Author: Vanessa Ngan, Staff Writer, 2003.
Cutis marmorata is a condition where the skin has a pinkish blue mottled or marbled appearance when subjected to cold temperatures. Rewarming usually restores the skin to its normal appearance.
Cutis marmorata is distinct from cutis marmorata telangiectatica congenita (CMTC).
Cutis marmorata occurs in about 50% of children and is typically seen throughout infancy. Adults may also be affected.
The mottled appearance of cutis marmorata is caused by superficial small blood vessels in the skin dilating and contracting at the same time. Dilation creates the red colour of the skin whilst contraction produces a pale appearance. This phenomenon is most pronounced when the skin is cooled. The reasons for the reaction are not fully understood.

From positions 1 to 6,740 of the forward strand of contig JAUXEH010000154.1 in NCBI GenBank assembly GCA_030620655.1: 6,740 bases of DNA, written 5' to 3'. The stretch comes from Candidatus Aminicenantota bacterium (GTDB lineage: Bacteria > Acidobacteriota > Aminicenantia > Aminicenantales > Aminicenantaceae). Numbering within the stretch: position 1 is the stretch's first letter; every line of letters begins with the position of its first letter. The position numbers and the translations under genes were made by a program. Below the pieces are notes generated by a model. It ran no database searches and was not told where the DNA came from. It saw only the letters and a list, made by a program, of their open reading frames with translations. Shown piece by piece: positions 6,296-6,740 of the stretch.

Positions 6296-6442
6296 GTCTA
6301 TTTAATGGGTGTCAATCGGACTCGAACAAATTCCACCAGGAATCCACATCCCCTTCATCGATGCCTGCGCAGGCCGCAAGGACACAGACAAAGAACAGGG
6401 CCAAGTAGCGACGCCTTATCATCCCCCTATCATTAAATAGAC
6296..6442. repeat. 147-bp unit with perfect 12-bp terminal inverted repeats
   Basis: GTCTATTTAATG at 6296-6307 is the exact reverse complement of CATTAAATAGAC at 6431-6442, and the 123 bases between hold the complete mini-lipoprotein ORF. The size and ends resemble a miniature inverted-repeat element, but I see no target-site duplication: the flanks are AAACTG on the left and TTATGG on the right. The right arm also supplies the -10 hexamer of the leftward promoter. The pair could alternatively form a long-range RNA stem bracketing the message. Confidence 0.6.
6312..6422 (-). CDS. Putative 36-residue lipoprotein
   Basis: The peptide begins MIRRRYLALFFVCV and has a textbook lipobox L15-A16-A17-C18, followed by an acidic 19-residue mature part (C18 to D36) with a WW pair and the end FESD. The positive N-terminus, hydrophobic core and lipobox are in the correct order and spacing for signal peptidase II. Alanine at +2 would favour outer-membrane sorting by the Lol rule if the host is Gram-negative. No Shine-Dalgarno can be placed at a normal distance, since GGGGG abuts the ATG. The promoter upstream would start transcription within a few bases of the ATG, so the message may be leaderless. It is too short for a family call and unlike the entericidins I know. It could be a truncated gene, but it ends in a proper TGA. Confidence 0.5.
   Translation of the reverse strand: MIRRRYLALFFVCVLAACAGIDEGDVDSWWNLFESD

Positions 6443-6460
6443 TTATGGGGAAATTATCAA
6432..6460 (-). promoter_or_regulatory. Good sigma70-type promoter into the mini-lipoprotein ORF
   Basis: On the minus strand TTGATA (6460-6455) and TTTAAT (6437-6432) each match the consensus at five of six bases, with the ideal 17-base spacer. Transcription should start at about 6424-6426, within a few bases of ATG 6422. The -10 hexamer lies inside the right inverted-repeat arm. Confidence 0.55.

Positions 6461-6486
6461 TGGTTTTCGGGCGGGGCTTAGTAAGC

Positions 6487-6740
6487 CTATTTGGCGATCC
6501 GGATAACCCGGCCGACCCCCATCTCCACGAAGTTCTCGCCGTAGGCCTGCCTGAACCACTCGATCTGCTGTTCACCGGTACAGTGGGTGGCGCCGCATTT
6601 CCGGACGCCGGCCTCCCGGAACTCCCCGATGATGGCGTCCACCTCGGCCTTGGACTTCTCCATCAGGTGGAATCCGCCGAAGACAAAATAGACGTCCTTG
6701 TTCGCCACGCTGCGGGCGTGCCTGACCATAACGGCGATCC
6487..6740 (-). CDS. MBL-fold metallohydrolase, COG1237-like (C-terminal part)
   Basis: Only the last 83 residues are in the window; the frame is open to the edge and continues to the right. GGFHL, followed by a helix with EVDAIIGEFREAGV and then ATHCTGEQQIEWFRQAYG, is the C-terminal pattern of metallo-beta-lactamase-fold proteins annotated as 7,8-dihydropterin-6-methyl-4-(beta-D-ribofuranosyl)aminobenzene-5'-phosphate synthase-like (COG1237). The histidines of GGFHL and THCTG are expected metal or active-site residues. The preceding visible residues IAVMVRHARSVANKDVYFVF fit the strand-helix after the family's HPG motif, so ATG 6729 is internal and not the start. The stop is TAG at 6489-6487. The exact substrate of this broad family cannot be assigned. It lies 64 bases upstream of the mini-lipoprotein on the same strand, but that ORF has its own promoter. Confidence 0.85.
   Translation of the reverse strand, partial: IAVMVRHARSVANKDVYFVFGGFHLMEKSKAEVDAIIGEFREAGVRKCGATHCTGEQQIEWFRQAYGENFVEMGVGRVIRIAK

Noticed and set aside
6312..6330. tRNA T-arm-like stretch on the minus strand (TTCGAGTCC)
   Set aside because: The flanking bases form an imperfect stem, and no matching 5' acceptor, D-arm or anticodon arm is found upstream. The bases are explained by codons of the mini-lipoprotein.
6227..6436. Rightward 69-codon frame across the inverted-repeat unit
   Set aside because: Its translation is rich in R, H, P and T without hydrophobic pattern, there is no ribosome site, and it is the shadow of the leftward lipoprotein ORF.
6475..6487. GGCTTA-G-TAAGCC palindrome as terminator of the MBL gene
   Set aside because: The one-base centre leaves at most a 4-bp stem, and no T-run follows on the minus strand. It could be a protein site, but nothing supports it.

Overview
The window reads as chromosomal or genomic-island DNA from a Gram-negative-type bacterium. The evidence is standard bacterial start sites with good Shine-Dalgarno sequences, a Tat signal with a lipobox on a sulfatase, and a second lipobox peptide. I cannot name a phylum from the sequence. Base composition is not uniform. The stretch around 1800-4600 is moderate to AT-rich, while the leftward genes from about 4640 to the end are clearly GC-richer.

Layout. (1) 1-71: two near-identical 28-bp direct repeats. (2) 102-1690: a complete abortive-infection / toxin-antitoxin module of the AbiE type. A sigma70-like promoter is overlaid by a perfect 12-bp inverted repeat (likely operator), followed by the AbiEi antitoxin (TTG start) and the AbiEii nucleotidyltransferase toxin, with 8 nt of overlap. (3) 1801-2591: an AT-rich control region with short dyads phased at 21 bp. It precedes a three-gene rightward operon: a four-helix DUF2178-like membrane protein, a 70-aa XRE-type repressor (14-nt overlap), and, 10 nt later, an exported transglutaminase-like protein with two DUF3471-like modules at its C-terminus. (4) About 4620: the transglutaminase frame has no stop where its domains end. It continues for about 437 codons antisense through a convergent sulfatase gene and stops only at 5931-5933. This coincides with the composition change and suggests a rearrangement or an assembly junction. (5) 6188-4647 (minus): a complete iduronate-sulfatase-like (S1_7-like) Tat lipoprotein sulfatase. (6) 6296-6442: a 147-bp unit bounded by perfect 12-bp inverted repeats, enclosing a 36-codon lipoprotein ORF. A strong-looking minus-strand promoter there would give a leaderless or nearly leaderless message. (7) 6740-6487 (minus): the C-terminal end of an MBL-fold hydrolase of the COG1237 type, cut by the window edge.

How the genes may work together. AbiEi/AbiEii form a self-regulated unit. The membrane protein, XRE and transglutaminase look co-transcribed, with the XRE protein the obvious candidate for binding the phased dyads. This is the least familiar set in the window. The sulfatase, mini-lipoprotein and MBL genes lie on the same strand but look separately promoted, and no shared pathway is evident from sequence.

There is no treatment for cutis marmorata. It is generally a benign condition that improves with age.
Book: Textbook of Dermatology. Ed Rook A, Wilkinson DS, Ebling FJB, Champion RH, Burton JL. Fourth edition. Blackwell Scientific Publications.
See the DermNet NZ bookstore.
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